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You wake back in early adolescence, adult memories intact, including ones that could make you very wealthy now. Your birth family is here, alive again, but your later families are gone, perhaps forever. What has happened, what should you do about coming problems like violence, ignorance, pollution, and global warming? You realize one key connects most, the fundamentalist strains of all the major religions, disdaining science, equality, and social welfare. You see that there are some things you can change, some you can’t, and one you don’t dare to.
Fellow idealists help you spend your growing fortune well--such as an artistic Zoroastrian prince in the Iranian oil industry, a rising officer in the Soviet army working to find a way to destroy his corrupt government, a Bahai woman struggling against Islamic brutality, a Peruvian leader working for a liberal future, and a snake-handling Christian minister, grappling with doubts, sexuality, and destiny. They are supported by an ally who develops essential psychic powers. The group faces familiar-looking corrupt politicians, religious leaders, and corporate czars, but there is an ancient force in the background, promoting greed, violence, hate, and fear.
This exciting, emotional, thoughtful, humorous, and even romantic sci-fi novel weaves progressivism, music, movies, and literature into a struggle spanning the globe. Vivid characters propel the action back up through an alternative history toward an uncertain destination. Experience the unique story and its novel telling.
When I saw the genre of this book was listed as alternative history and Sci-Fi, I must admit even though I’m a retired librarian I had never heard of alternative history. It is basically a different outcome to something that happened in history. This book most certainly fits the bill. I would also describe it as Sci-Fi and fantasy. It’s a story about something I think everyone wishes could happen. Going back in time and given a chance to make different decisions (or not) than you did the first time. Would you change the future? What would be the outcome? It’s handled with a little of everything, humor, a little romance, action, you name it.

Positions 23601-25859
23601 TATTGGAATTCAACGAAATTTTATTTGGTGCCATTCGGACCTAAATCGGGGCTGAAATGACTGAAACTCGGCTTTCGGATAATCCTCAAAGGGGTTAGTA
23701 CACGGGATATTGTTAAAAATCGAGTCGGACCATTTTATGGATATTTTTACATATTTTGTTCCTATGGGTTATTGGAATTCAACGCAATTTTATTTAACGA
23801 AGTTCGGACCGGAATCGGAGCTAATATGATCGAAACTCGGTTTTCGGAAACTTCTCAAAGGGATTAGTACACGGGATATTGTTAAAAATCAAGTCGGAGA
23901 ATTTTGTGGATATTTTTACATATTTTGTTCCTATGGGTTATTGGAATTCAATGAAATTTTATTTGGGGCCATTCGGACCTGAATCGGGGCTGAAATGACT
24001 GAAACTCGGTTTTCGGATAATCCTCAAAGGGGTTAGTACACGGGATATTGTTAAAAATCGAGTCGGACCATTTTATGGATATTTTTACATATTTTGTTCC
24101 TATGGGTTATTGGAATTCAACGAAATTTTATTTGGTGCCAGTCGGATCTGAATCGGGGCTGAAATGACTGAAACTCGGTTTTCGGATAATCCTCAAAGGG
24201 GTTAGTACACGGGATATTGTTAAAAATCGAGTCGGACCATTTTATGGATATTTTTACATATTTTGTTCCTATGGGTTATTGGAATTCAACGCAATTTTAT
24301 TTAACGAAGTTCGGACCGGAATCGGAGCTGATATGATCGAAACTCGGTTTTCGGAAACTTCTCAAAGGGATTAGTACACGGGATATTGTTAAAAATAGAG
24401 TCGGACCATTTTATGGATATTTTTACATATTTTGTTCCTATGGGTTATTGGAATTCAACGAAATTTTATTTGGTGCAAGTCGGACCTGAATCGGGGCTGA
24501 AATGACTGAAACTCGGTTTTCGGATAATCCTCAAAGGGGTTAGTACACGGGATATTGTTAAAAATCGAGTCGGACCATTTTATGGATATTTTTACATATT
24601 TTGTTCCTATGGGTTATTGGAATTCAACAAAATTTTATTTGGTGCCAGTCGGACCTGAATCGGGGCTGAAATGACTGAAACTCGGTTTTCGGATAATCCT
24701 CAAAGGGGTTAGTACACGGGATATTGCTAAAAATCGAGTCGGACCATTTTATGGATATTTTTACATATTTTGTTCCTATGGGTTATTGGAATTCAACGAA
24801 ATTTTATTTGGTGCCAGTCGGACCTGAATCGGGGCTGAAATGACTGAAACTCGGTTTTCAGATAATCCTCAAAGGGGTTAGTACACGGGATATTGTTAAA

The story made me want to know what the author must be like. Surely a person with a vast imagination. Speaking of vast, this was an exceptionally long book, 700+ pages. Because the POV changed from different characters this broke it up for me, but it is long.
I might add, I finished every page and would recommend it to anyone who wants to “go back in time”. Great read.
read an excerpt...
Waiting for breakfast, reading the Sunday paper at the table, I realize Mom’s not heading for the kitchen: Oh, oh! It’s church day. Mass. Fasting. Acolyting! What’m I going to do about that?
“Mom, am I supposed to serve today?”
“Well, I can’t. I have no idea how to do that anymore. I guess we need to call Padre and tell him I’m sick.”
“No, David, we’re not playing that game today!”
“Mom, I hate to say this now, but I have no choice. I don’t know how to serve, so I can’t do it, and, frankly, I’m not ever going to do it. I’m an agnostic, a Unitarian, actually.”
She’s slamming the pots I washed and put in the drainer last night as she puts them into the cabinet under the counter. “That’s ridiculous. You don’t know enough to be an agnostic.”
Fortunately, Dad has come in and heard this exchange.
“Nev, whether his story is true or not, or he knows enough or not, he has a right not to go. He was old enough to be confirmed, so he’s old enough to choose. I’ll serve in his place.”
“Lie about being sick, on Sunday?”
“Mom, it’s a temporizer. I can’t reveal to him why I’m not going to today, much less why I’ll never again do it, and I know you wouldn’t want me to be open about it. I might not even be here next Sunday.” I chuckle. “Maybe I’ll have fallen back to age four, with Dad off in the Navy!” What a sharp look I get!
“We need a few days to sort this out, Nev.”
about David McCracken...
David McCracken was born in Louisville, KY, in 1940. Raised mostly in Winchester, KY, he now lives in Northern Virginia, with his third and final wife. He has three children, two stepchildren, and six grandchildren.
He began working on what became Fly Twice Backward in 1983 and finally finished it in 2019! At 79, David strongly doubts he'll be doing another novel of such scope and complexity, but is preparing to work on a children's science fiction novel with a progressive bent, being a devout progressive in politics and religion, as well as a lover of learning.
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